Healthy Tips & Advice

Can Food Help Your Arthritis?

Posted on June 20, 2016

Eating to Help With Your Arthritis
We get this questions quite often from our patients, “Is there anything I should or should not eat to ease my arthritis pain?”

Arthritis is a very common ailment for many US adults. According the Centers for Disease Control (CDC) and estimated 52.5 million adults have been told by their doctor that they have some type of arthritis and a whopping 49.7% of adults over 65 years of age have been told they have diagnosed arthritis.

Although there is no magic food bullet studies have shown that certain food have anti-inflammatory properties and specific benefits to those suffering from rheumatoid arthritis (RA) and other inflammatory forms of arthritis, osteoarthritis, gout and osteoporosis symptoms.

There is a lot of discussion lately about the role of processed sugar and inflammation. The American Journal of Clinical Nutrition warns that processed sugars trigger the release of inflammatory messengers called cytokines. These cytokines signal and stimulate the movement of cells toward sites of inflammation. We generally recommend to all our patients that they try to reduce their processed sugar intake to help reduce their inflammatory reaction in the body.

We will discuss 2 common Arthritis conditions that many of our patients have, the Rheumatoid Arthritis (RA) and Osteoarthritis.

  1. RA and Other Inflammatory Forms of Arthritis
    Although there are no specific nutrition guidelines for people with RA, researchers have found a diet rich in omega-3 fatty acids, antioxidants and phytochemicals supplies the body with powerful anti-inflammatory nutrients. These foods are commonly part of a Mediterranean-style diet of fish, olive oil, fruits, vegetables, nuts/seeds and beans. This diet has been analyzed in small studies for its impact on RA symptoms. Results showed improvements in pain, morning stiffness, disease activity and physical function.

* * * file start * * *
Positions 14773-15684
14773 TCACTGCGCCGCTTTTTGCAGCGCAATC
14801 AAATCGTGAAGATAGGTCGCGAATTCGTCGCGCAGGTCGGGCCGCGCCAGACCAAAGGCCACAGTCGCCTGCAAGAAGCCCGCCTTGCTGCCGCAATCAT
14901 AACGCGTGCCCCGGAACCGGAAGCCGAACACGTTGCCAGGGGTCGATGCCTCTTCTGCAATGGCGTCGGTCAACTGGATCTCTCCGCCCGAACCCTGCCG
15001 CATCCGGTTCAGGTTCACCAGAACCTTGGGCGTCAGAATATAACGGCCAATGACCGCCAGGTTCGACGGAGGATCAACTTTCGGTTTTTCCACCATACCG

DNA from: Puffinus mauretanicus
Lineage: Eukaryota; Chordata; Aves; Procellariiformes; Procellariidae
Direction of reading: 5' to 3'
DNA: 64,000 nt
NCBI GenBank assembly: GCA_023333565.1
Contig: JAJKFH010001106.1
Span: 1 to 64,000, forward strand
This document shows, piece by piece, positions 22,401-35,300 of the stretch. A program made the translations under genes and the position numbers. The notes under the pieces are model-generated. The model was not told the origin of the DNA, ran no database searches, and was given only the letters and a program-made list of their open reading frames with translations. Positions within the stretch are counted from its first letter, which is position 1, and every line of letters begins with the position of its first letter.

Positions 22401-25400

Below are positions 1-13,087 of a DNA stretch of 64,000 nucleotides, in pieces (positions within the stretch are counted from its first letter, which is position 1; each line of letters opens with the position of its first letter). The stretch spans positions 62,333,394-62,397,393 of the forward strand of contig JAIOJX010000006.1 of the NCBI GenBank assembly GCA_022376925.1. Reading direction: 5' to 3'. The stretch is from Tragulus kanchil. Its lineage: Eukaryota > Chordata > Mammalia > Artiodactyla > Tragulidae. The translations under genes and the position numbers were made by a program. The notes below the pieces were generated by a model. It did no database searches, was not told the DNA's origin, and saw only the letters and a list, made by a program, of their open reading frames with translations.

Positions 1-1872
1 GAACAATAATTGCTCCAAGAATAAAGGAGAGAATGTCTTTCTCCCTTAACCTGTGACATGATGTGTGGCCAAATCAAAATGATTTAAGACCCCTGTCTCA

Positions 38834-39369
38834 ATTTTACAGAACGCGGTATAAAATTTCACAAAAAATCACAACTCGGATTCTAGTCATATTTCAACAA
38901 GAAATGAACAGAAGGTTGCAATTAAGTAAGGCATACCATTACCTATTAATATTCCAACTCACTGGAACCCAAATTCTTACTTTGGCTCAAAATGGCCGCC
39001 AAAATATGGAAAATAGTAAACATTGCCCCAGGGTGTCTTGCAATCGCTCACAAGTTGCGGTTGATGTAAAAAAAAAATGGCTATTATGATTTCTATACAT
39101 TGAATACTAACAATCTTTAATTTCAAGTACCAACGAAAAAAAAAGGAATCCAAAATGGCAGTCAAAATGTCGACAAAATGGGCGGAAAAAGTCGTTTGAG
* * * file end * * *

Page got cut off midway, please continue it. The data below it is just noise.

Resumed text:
Interestingly, researchers have found that oleocanthal, a key compound in extra virgin olive oil, has a significant impact on inflammation and helps reduce joint cartilage damage. Earlier studies showed that oleocanthal prevents the production of pro-inflammatory COX-1 and COX-2 enzymes – the same way ibuprofen works.

    Researchers have also found that green tea significantly reduced the severity of arthritis by causing changes in various immune responses. They showed that an antioxidant in green tea blocks the production of molecules that cause joint damage.

  2. Osteoarthritis (OA)
    Having a balanced, nutritious diet is an important part of achieving and maintaining a healthy weight. This healthy weight significantly reduces stress on joints.

    A small study published in Arthritis in 2015 reported on a 6-week intervention of 40 individuals with osteoarthritis who were placed on a plant-based diet of fruits, vegetables, legumes (beans, peas, lentils) and whole grains. The group experienced significantly reduced pain and improved physical function.

    An earlier study published in Arthritis & Rheumatism in 2013, revealed that a compound called sulforaphane, found in Brussels sprouts and cabbage but especially in broccoli, could be key in slowing the progress of OA and the destruction of joint cartilage.

    A 2010 study in BMC Musculoskeletal Disorders reported that people who regularly eat foods from the alium family – like garlic, onions and leeks, showed fewer signs of early OA. Researchers think the compound diallyl disulphine found in these foods may limit cartilage-damaging enzymes in human cells – making it a great choice if you have OA.

The takeaway we tell our patients is to eat a balanced meal. The old adage…Everything in moderation. But, if you have an inflammatory condition such as arthritis, you may benefit from eating foods that will decrease the inflammation or not cause inflammation.

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